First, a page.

UUNET is one of the largest Internet service providers and one of the nine Tier 1 networks. It is based in Northern Virginia and is the first commercial Internet service provider.
In the late 1990s UUNET was known as a haven for hosts who send large quantities of spam. Since the early 2000s, MCI/UUNET has taken several measures to reduce the amount of spam that traverses its global backbone. In 2006, MCI/UUNET was sold to Verizon Communications and now operates under the Verizon Business name.
Prior to its founding, access to Usenet
exchange from non-ARPANET
sites was accomplished using a cooperative network of systems running the UUCP protocol
lines. During the mid-1980s, growth of this network began to put considerable strain on the resources voluntarily provided by the larger UUCP hubs
. This prompted Rick Adams
, a system administrator at the Center for Seismic Studies, to explore the possibilities of providing these services commercially as a way to reduce the burden on the existing hubs.
With funding in the form of a loan from Usenix
, UUNET Communications Services began operations in 1987 as a non-profit corporation providing Usenet
exchange and access to a large repository of software source code and related information. The venture proved successful and shed its non-profit status within two years. At the same time, the company changed its name to UUNET Technologies
. In 1990, UUNET launched its AlterNet
service, which provided access to an IP
backbone independent of the constraints of those operated by the government. That network lives on in a much larger form and serves as the core of a set of products which include access at dial-up
speeds as well as web hosting
In the mid 1990s, UUNET was the fastest-growing ISP, outpacing MCI and Sprint. At its peak, Internet traffic was doubling every few months, which translates to 10x growth each year. The public disclosures of this growth substantially fueled the expectations of the dot.com and telecom companies of the late 1990s, leading to the dot-com bubble and crash in 2000/2001. In 2002, the owner of UUNET at that time (MCI Inc.) filed for the largest Chapter 11 bankruptcy protection in history.
Today, UUNET is an internal brand of Verizon Business
). As of 2005
, its Internet service and infrastructure, assigned AS701
maintained the highest outdegree
of any ISP.
After it had been sold and resold during the onset of the dot-com bubble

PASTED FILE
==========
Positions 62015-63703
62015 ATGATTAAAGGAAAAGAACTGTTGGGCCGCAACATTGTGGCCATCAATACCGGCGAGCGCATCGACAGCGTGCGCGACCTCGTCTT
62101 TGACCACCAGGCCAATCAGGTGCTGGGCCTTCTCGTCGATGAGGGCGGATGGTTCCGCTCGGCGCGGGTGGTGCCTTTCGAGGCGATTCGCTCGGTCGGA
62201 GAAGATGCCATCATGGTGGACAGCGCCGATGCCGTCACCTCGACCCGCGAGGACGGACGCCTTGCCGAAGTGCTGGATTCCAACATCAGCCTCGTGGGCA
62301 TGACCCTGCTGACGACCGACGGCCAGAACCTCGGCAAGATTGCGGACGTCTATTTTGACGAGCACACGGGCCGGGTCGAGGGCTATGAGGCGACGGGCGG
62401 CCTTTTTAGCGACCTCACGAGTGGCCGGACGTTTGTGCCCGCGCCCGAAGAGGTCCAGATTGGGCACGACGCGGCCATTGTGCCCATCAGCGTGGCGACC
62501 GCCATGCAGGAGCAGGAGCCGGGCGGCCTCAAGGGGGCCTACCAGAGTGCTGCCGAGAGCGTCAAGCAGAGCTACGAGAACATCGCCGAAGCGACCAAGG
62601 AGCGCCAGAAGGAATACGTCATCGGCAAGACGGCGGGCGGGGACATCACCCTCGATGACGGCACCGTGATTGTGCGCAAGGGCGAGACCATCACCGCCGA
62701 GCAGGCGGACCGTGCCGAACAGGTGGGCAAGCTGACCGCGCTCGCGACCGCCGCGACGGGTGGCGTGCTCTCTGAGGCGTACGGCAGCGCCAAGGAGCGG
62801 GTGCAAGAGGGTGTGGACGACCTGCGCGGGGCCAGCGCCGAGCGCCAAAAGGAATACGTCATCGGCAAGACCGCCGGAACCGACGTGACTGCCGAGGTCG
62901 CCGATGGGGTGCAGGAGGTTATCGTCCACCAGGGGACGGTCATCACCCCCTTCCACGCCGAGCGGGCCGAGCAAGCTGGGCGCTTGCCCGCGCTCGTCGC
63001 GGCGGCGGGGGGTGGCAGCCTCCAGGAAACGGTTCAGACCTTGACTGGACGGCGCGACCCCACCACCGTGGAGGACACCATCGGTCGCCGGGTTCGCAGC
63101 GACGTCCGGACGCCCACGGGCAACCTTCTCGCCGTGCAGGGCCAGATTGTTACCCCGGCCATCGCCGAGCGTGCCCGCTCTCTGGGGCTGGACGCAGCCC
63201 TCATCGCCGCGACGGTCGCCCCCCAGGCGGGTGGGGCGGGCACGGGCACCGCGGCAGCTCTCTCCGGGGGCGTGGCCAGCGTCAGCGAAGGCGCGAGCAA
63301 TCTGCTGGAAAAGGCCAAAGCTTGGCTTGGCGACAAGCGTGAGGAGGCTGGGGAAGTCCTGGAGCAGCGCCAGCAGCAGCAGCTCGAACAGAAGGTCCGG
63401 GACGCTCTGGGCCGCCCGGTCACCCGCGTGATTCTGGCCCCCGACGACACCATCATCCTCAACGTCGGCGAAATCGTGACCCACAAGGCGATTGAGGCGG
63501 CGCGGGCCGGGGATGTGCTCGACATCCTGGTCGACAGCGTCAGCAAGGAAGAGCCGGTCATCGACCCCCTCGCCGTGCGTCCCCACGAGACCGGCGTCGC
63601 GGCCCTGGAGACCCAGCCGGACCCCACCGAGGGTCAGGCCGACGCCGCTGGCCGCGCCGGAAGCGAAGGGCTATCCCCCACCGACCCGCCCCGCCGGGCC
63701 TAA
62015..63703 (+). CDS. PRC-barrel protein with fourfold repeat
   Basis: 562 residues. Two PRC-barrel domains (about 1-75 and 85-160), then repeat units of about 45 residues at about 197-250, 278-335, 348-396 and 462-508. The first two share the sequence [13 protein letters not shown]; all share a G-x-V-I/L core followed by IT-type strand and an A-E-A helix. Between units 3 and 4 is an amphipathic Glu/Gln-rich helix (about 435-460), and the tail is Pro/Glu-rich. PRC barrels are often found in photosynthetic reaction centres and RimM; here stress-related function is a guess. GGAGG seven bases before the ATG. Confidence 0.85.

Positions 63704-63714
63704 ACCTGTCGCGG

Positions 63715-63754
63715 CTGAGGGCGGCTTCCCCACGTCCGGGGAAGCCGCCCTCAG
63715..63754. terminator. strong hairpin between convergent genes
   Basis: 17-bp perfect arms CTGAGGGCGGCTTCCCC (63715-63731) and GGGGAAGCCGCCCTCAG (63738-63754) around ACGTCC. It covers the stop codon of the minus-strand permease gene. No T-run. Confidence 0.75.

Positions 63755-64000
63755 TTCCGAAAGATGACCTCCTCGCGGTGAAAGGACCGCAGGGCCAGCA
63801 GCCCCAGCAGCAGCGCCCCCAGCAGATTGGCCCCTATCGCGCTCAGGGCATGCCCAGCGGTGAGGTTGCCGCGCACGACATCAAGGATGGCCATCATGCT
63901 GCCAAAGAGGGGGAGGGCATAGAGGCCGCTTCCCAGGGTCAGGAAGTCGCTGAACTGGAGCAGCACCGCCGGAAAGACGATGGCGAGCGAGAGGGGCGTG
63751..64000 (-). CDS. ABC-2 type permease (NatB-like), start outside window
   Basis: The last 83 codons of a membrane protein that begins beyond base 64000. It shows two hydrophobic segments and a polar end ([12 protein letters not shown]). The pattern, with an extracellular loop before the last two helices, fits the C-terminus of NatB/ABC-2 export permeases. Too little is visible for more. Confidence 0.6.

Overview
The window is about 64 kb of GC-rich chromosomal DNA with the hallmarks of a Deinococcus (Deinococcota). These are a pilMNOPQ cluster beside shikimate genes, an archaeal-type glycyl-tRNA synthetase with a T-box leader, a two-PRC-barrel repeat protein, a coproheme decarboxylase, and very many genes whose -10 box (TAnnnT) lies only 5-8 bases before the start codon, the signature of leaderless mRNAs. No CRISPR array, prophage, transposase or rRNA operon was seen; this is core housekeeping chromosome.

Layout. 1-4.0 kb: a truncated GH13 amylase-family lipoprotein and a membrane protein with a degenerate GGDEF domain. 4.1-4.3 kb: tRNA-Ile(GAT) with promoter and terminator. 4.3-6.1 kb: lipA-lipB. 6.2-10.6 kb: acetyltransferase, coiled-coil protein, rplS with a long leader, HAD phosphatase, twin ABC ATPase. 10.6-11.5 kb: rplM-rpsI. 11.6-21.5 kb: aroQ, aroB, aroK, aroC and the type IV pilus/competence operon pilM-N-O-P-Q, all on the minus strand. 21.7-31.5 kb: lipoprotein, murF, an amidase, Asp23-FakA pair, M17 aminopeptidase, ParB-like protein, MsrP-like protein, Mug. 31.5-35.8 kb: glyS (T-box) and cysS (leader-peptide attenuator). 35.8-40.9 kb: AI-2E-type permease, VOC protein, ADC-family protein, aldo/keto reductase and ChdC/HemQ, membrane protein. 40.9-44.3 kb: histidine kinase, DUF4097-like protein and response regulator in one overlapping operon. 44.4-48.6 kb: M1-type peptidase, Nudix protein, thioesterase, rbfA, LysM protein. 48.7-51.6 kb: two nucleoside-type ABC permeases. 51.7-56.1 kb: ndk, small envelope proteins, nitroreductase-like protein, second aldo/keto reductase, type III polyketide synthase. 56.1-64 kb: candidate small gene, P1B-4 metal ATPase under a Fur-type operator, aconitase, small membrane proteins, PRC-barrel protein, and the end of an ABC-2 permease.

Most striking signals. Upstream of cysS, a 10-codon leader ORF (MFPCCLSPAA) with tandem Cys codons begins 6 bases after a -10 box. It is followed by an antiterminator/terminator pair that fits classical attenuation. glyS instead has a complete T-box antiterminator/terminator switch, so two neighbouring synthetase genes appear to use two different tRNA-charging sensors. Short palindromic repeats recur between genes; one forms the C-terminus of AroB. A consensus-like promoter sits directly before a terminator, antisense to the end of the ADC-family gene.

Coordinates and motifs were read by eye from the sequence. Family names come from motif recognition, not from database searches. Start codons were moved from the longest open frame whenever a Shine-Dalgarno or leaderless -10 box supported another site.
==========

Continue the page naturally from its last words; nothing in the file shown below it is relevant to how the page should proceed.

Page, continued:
, UUNET acquired the nickname SpewSpewNET
. This nickname was given because UUNET had become a home for many distributors of spam
, including distributors of both Newsgroup spam
and E-mail spam
. UUNET also became known for providing bulletproof hosting
to many web pages
whose chief form of advertisement was spam. Because UUNET started with a loan from Usenix
and controlled the e-mail
addresses for moderated Usenet
groups, it was hard to block Usenet from and/or e-mail traffic to it. In 1997
, UUNET had lost so much credit that on August 1st
, after finding alternate routes for moderated newsgroups, a Usenet death penalty
(UDP) was issued against UUNET. A week later, the UDP was lifted. In 1998 UUNET threatened legal action for hosting a GIF
with " SPAMUNET
" on it.
Although UUNET was purchased by Verizon
, it still is the ISP for many spammers. Verizon has been working to significantly reduce this. As of April 2006 Spamhaus
listed 83 known spam sources under the responsibility of Verizon Business.
Now Verizon has 27 listings (down from more than 200 when it had just bought the remnants of MCI).
- 1987 - UUNET Communications Services is founded and passes its first traffic via the CompuServe Network on May 12th using UUCP (Unix to Unix Copy Protocol).
- 1989 - UUNET becomes a for-profit corporation
- 1990 - UUNET launches AlterNet
- 1991 - UUNET participates in the founding of the Commercial Internet Exchange Association
- 1995 - In May, UUNET is listed on the NASDAQ stock market in an initial public offering that would become part of the beginning of the dot-com boom.
- 1995 - UUNET Technologies Inc places a takeover bid against Unipalm Pipex.
- 1996 - UUNET Technologies agreed to a merger with the Microsoft backed MSF Communications Company.
- 1996 - Metropolitan Fiber Systems (MFS) acquires UUNET for $2 Billion
- 1996 - WorldCom acquires MFS on New Years Eve - Dec. 31st at 11:58 p.m EST for $12.4 Billion
- 1997 - Usenet death penalty (UDP) issued against UUNET, and lifted a week later
- 1998 - On September 15, WorldCom and MCI announced their US$37 billion merger to form MCI WorldCom after being given the go-ahead from the DoJ.
- 1998 - WorldCom acquires CompuServe Network Services from H&R Block and ANS Communications from AOL. Both become part of UUNET in 1999.
- 1999 - On October 5th, MCI Worldcom announces its intentions to buy Sprint for $129 Billion.
- 2000 - The European Commission and DOJ denied the MCI WorldCom / Sprint merger on Anti-Trust Grounds.
- 2000 - The UUNET brand is folded into WorldCom's product line and disappears
- 2003 - The UUNET brand re-emerges as WorldCom's wholesale-only brand
- 2004 - WorldCom renames itself to MCI, still using the UUNET brand for wholesale business.
- 2005 - MCI again drops the UUNET brand for wholesale business. The name is no longer in use to this date.
- 2006 - Verizon acquires MCI, including its UUNET subsidiary, now known as Verizon Business. AS701 remains the backbone of Verizon Business although its origin dates back to 1990 when it was under the UUNET flag.